Is Carl Icahn Losing His Touch?
Carl Icahn’s battle for Dynegy is beginning to founder. He has had to extend his offer for the energy giant because of a lack of investor interest and he is now being opposed in his bid by former ally Seneca Capital. He has also picked up competition in his bid for Mentor. Has Icahn lost his touch?
Is Carl Icahn becoming the Rodney Dangerfield of shareholder activists? Is he losing his touch? It sure is starting to look this way.
His announcement Thursday that he is extending his offer for Dynegy for the second time — to February 14 from February 9 — is the latest proof that investors and fellow activists don’t believe the road to riches is by blindly following the septuagenarian investor.
Icahn said the $5.50 per share tender offer is being extended because certain conditions to the tender offer have not been satisfied as of the previously scheduled expiration date, including receipt of the approval of the Federal Energy Regulatory Commission.
However, the reality is that more than 95 percent of shareholders failed to tender their shares the first time around.
At the same time, Seneca Capital, which Icahn supported in their opposition to Blackstone Group’s earlier failed deal to buy the power company, is now opposing Icahn.
Late last month, it fired off a letter to the special committee of the Dynegy Board announcing that it opposes selling Dynegy at even $6 per share.
Now it is launching its own, separate, proxy fight. It is nominating two directors of its own — rail executive E Hunter Harrison, and power industry veteran Jeff Hunter — stressing Seneca opposed Icahn’s bid as too skimpy.
Wall Street, however, is skeptical of Seneca’s efforts. JPMorgan analyst Andrew Smith says in a note to clients that he doubts a bid in excess of $6.50 per share will materialize, and the shares could trade down to Icahn’s $5.50 offer or even further. So, he downgraded the shares to Neutral from Overweight.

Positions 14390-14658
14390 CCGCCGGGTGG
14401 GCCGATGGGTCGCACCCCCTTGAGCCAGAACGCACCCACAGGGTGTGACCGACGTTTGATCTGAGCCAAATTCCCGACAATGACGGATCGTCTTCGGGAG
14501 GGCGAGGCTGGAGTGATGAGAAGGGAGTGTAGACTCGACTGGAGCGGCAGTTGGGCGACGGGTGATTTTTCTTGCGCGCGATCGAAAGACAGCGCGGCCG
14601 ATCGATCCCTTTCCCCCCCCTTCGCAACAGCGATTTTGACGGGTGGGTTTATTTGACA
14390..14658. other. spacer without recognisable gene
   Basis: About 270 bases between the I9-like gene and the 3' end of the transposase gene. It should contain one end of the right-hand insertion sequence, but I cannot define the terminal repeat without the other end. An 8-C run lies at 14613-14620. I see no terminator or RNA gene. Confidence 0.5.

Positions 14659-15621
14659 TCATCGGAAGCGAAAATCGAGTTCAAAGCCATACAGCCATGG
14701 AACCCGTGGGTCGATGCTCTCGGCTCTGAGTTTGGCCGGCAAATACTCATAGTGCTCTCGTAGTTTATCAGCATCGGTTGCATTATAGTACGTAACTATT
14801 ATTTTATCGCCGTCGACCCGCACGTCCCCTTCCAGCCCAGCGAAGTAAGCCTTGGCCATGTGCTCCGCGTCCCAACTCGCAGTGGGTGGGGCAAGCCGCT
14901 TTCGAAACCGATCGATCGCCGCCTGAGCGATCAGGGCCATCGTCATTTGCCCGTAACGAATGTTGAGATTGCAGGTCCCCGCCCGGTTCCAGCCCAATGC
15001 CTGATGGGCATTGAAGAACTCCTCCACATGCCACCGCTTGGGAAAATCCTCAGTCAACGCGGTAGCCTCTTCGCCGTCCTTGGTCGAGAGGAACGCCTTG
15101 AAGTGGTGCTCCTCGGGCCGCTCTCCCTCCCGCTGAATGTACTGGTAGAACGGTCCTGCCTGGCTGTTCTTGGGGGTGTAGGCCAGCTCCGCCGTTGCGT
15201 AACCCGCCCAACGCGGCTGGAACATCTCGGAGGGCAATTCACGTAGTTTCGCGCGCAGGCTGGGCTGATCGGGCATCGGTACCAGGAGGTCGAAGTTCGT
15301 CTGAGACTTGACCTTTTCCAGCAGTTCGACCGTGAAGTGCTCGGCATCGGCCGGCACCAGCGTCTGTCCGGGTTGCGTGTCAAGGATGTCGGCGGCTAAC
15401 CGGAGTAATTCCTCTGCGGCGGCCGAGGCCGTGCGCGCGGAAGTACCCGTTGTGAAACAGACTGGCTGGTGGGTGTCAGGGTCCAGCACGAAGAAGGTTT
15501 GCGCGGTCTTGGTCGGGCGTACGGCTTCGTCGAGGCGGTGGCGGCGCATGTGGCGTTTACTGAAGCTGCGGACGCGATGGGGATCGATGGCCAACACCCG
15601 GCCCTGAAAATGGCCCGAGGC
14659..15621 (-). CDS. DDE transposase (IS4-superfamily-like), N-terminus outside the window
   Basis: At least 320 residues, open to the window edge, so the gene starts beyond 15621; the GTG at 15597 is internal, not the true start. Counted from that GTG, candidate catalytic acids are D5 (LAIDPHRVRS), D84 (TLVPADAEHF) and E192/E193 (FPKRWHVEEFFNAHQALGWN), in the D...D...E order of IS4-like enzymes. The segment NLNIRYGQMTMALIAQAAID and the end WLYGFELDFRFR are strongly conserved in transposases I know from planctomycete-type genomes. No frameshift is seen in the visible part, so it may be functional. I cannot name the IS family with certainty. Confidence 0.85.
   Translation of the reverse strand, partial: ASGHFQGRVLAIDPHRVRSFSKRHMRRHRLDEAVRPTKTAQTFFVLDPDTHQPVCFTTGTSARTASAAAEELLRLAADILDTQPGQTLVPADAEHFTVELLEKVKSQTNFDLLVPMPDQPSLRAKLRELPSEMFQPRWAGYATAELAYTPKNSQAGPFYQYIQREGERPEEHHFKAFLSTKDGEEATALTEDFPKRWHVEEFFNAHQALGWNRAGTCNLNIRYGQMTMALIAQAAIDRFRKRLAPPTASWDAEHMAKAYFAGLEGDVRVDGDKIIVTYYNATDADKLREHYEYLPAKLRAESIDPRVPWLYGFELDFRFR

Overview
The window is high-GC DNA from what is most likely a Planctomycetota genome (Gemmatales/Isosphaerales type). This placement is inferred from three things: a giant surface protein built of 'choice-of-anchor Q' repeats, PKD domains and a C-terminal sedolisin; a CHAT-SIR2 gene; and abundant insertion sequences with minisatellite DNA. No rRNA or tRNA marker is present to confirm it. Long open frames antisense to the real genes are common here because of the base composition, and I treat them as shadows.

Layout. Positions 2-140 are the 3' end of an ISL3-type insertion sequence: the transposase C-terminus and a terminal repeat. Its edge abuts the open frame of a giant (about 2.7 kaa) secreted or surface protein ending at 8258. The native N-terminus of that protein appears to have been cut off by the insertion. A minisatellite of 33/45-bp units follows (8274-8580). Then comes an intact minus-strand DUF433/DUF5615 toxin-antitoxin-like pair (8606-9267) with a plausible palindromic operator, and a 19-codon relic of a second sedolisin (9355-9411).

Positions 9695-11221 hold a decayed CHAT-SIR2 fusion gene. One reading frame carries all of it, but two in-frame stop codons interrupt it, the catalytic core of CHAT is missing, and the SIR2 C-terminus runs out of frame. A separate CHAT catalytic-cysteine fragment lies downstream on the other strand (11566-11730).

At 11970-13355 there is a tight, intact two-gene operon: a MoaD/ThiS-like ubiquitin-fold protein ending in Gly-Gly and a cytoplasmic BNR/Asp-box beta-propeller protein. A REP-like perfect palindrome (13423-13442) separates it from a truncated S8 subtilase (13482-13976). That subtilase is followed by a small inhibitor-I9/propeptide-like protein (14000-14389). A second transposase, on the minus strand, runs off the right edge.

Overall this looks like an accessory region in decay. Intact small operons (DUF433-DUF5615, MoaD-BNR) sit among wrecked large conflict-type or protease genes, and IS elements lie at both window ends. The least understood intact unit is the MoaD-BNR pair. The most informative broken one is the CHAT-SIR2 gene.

Icahn also has a rival in his bid to take control of Mentor Graphics, the electronic design firm.
Icahn, who owns 15 percent of the company’s stock, said in a regulatory filing the company “should put itself up for sale.” He added that a strategic acquirer should find extremely attractive the fact that the company spent $407 million on SG&A (Selling, General and Administrative Expense) — $313 million on marketing and selling expenses and $94 million on G&A — over the last 12 months.
In a separate filing, Icahn said he informed the company that he intends to nominate three individuals to the company’s board at the 2011 annual meeting, but may nominate a different number of individuals, up to a full slate. He said this decision is in response to the company’s announcement last week that it will hold its 2011 annual meeting six weeks earlier than last year, leaving shareholders with only 10 days to nominate a dissident slate.
Icahn, however, has competition. Casablanca Capital LLC, headed by Donald Drapkin, a former Vice Chairman of Lazard International and one-time key advisor to Ronald Perelman, and Douglas Taylor. Taylor said in a regulatory filing that Casablanca owns 5.5 percent of Mentor’s stock.
In a letter fired off to the company’s Board, Taylor rebuked their decision to move up the date of the annual meeting, leaving shareholders just a few days to nominate candidates for election to the Board. “The investors are concerned that you may have deviated from traditional timing because you recognize that certain shareholders, not limited to us, have demonstrated an interest in engaging management to discuss the affairs of Mentor,” he wrote, urging the company to change the date of the meeting. “These entrenching actions require shareholders to evaluate the incumbent Board’s dedication to shareholders and consider whether you are putting your personal positions with Mentor ahead of the interests of all shareholders.”
This action was taken independent of Icahn. Earlier this week, both Icahn and Drapkin appeared on the same show on CNBC, where it was suggested the two individuals would probably submit separate slates of director nominees. And both individuals made it clear on CNBC they do not plan to team up in their efforts.
You may recall that last year Icahn had trouble mustering support in his bid for Lionsgate, postponing his tender offer countless times. At one point, he raised his bid to $7.50 per share after earlier insisting he would never increase the price of his offer. But this did not work either. Then at the annual meeting, shareholders failed to nominate any of Icahn’s nominees.
Icahn needs a win real fast if he wants to maintain his credibility—and his ability to move stocks. Otherwise, target managements will become more confident in their strategy to oppose any overtures Icahn may make in the future.